The Gaming Club
To hear Chris Suellentrop, Stephen Metcalf, Dana Stevens, and Julia Turner discuss whether video games can be art on Slate's Culture Gabfest, click the arrow on the audio player below and fast-forward to the 26:04 mark:
Jamin, Mitch, and Leigh,
Welcome to the third annual edition of Slate's year-end Gaming Club—this year with an all-new cast of some of the smartest and most interesting writers on video games (and me). I hope this turns out like The Real World: San Francisco, when the show, in its third season and with its third cast, became a national sensation. And that none of you turn out to be Puck.
With all the tributes being paid to the nameless decade that we are about to leave, I feel like 2009 is getting short shrift among games writers and bloggers. It's been a pretty good year. There were a number of remarkable games that didn't get celebrated the way they might have in 2006, 2007, or 2008. In another year, I'd still be playing Dragon Age: Origins nonstop instead of figuring out when I'm going to have the time to return to it.
Games like Wii Sports Resort, Dragon Age, and The Beatles: Rock Band—and maybe this group would include, had I had time to play through them, the new Grand Theft Auto episodes, The Lost and the Damned and The Ballad of Gay Tony—make up an interesting category in this video-game generation: games that are well-made and fun to play but that aren't lavished with praise because we've seen them before. (Does New Super Mario Bros. Wii belong in this group, too? Left 4 Dead 2?)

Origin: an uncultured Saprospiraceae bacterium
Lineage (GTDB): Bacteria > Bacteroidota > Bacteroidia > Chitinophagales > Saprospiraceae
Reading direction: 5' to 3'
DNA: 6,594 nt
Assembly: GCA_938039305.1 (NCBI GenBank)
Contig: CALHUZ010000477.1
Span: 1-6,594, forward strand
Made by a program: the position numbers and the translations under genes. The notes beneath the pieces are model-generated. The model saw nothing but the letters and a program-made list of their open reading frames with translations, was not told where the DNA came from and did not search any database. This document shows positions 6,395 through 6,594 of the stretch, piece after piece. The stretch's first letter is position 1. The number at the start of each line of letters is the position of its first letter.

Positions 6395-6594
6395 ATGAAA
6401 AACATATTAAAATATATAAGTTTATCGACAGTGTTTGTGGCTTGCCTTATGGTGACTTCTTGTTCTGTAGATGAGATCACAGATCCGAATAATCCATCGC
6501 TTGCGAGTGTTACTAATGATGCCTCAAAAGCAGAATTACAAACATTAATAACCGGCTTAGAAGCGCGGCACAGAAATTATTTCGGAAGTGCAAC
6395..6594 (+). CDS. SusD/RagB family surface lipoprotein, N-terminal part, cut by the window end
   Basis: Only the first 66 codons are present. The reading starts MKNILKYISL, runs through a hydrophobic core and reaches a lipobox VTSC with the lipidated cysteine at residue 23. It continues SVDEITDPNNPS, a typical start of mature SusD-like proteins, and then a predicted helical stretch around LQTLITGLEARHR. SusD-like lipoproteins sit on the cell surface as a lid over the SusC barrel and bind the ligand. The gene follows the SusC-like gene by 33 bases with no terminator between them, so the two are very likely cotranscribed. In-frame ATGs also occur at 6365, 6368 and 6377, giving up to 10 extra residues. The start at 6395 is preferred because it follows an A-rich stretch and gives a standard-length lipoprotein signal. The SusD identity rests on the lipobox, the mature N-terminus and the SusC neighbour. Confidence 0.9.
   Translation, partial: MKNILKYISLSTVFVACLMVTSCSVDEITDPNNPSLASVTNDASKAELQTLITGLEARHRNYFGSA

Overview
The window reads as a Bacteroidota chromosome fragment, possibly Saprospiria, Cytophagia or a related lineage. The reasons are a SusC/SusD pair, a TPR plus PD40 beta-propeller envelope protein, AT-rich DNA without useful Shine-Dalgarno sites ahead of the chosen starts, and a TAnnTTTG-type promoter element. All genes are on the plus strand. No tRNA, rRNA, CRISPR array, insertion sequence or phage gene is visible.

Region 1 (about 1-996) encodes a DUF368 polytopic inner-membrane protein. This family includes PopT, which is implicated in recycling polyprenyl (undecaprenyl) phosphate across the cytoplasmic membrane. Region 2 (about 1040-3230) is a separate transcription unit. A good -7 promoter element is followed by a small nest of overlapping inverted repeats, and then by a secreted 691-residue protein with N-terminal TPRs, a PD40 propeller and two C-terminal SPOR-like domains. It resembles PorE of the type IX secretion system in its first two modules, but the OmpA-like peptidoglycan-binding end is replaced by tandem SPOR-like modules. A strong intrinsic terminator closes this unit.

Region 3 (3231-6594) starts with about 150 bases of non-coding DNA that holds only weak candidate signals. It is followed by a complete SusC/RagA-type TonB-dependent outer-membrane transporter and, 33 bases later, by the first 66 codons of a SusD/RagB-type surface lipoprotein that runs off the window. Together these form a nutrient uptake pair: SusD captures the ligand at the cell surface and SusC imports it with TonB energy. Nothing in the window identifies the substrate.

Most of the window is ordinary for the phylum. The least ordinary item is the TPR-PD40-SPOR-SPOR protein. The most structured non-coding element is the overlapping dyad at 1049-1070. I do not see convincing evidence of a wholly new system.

But rather than clear my throat on the year's themes, I'll jump right in and tell you what games really knocked my socks off. Despite my esteem for poor, underappreciated 2009, the list of games from this year that I'd hand over to nongamers to show them why I play is small. With the caveat that, as usual, I haven't played everything, here are my favorite games from 2009:
I'm still playing through Assassin's Creed 2, but I'm well into the game, and I can't imagine that it belongs on this list. (Though perhaps its TV commercials alone merit an honorable mention for making it the only game, among pretty much all the games I have ever bought, that my wife wants to play.) I haven't gotten to Brütal Legend yet, and I'm intrigued to think that I may disagree with the critical consensus that it was a disappointment—but maybe that's because I'm still filled with visions of Psychonauts (instead of Brütal Legend) when I think about a new Tim Schafer game. I have yet to play Borderlands, which a friend tells me is his favorite game of the year and which one of our participants thinks belongs on a short list of Games of the Decade. I'm intrigued by Michael Abbott's love affair with Little King's Story, but guess what: I haven't played it. I'm going to get to Demon's Souls this week, but despite all the praise, I'm a little bit afraid of turning my life over to it.
And as short as that first list was, to be honest, there's an even shorter list: the games that not only seduced me with their gameplay and their fiction but that also managed to affect me emotionally. They were: